Title: Few crop traits accurately predict variables important to productivity of processing sweet corn Author
Submitted to: Field Crops Research
Publication Type: Peer Reviewed Journal
Publication Acceptance Date: December 3, 2013
Publication Date: January 1, 2014
Citation: Williams, M. 2014. Few crop traits accurately predict variables important to productivity of processing sweet corn. Field Crops Research. 157:20-26. Interpretive Summary: Measurement of ‘yield’ is critical in research aimed to improve crop production. For most agronomic crops, grain yield directly relates to both productivity of the plant and revenue to the grower. In contrast, important ‘yield’ metrics in processed vegetables differ between the processor, who makes several important crop production decisions, and the grower, who is contracted to produce the crop. For instance in processing sweet corn, nearly all published field studies report number or mass of freshly harvested ears; metrics of limited usefulness to the processor. This work determined how well these and other crop traits characterize yield metrics important to the sweet corn processor. Results showed that fresh kernel mass, though rarely measured, is a far superior measurement of yield in processing sweet corn. Measuring kernel mass in sweet corn production comes at an expense; however, failing to collect and report this data greatly limits the usefulness and relevancy of the research to the vegetable processing industry.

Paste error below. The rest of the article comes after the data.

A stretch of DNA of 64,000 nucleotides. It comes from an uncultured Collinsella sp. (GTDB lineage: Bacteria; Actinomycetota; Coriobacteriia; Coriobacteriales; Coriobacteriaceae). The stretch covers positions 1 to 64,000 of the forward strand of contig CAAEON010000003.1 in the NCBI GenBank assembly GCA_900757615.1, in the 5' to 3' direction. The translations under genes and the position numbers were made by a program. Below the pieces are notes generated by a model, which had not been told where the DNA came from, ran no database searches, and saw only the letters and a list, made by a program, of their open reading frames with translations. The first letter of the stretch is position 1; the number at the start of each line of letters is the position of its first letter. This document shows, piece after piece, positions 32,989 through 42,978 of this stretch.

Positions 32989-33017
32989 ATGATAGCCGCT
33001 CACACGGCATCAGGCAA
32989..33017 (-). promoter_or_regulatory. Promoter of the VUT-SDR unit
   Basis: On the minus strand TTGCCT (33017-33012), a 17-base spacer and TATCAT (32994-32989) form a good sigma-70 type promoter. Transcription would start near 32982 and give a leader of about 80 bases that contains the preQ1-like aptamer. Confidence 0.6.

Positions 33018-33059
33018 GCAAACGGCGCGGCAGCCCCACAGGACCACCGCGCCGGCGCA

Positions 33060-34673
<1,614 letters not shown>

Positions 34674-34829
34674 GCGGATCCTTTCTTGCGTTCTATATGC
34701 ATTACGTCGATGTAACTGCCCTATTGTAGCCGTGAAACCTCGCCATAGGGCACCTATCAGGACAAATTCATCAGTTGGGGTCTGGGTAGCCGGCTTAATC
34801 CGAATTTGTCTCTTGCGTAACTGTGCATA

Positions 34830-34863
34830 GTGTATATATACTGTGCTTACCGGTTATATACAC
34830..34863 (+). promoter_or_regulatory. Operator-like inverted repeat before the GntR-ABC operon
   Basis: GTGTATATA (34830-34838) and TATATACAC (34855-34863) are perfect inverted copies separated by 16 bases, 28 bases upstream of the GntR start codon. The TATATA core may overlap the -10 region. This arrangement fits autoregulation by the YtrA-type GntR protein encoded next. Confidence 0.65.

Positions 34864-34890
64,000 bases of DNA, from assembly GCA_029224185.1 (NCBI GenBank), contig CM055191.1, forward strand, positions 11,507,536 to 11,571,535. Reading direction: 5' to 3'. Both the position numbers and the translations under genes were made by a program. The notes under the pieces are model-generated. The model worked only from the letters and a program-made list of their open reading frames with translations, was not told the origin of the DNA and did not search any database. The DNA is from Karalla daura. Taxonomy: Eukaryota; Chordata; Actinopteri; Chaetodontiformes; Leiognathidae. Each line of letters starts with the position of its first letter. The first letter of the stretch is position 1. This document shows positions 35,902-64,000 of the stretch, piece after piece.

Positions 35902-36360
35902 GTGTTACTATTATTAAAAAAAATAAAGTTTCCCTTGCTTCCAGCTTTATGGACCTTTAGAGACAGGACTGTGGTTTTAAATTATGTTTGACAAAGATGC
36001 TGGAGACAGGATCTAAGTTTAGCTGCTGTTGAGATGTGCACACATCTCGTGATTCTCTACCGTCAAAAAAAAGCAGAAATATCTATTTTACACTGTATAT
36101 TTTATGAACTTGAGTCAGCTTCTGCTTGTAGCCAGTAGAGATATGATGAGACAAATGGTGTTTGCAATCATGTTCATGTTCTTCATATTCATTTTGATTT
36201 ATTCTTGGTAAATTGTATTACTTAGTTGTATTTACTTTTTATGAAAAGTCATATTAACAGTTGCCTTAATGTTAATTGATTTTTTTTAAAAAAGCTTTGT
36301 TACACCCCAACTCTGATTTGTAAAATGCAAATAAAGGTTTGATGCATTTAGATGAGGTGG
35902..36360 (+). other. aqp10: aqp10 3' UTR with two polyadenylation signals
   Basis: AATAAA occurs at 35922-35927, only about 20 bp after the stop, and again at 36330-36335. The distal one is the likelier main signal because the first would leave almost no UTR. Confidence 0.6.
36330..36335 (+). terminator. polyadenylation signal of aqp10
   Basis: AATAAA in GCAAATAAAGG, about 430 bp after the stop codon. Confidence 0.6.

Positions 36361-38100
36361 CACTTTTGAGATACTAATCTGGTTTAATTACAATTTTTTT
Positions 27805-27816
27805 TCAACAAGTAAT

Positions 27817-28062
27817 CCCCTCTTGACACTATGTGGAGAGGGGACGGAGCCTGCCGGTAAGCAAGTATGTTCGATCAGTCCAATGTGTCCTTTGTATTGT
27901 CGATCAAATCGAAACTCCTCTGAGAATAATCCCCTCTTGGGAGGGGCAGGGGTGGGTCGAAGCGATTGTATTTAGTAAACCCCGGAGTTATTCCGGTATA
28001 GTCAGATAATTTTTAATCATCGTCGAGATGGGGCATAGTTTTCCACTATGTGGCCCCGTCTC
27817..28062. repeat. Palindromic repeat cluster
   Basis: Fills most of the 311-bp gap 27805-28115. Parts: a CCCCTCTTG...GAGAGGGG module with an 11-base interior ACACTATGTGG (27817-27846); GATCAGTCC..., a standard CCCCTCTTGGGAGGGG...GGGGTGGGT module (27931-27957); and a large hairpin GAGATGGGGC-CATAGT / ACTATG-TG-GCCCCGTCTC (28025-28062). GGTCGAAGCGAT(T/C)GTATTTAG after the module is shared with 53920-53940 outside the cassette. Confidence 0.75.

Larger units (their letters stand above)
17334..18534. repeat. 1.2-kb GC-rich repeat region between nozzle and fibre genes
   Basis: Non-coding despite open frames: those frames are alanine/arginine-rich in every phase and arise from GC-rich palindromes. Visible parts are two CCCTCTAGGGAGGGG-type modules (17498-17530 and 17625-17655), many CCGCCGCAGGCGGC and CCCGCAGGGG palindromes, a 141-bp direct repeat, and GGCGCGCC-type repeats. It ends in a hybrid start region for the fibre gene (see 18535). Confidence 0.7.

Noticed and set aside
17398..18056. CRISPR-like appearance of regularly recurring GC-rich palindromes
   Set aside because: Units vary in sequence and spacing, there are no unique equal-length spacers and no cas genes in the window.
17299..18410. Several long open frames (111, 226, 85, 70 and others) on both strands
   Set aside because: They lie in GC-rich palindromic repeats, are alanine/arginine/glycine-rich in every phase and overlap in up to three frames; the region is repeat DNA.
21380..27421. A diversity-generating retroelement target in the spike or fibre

Technical Abstract: Recovery, case production, and gross profit margin, hereafter called ‘processor variables’, are as important metrics to processing sweet corn as grain yield is to field corn production. However, crop traits such as ear number or ear mass alone are reported in sweet corn production research rather than processor variables. The objective of this research was to determine the extent to which certain crop traits could be used to predict variables important to productivity of sweet corn grown for processing. The data used in this research reflected 22 different growing environments over an 8-year period representing 31 processing hybrids. Relations between processor variables and 17 crop traits (5 plant traits, 8 ear traits, and 4 yield traits) were characterized. None of the crop traits adequately predicted recovery, defined as the percentage of green ear mass (i.e. complete ears with husk leaves) represented by fresh kernel mass. Case production, defined as cases of kernels per unit area, was strongly associated (' = 0.869) with ear number, green ear mass, husked ear mass, and fresh kernel mass. imilar correlations (' = 0.854) were found between the yield traits and gross profit margin, defined as the value of case production less the contracted cost of green ear mass. owever, regression analyses of relationships between processor variables and individual yield traits showed that fresh kernel mass was by far the best predictor of case production and gross profit margin. While ear number or green ear mass are commonly reported in field research of processing sweet corn, relevancy of the research would be enhanced if fresh kernel mass were measured and reported.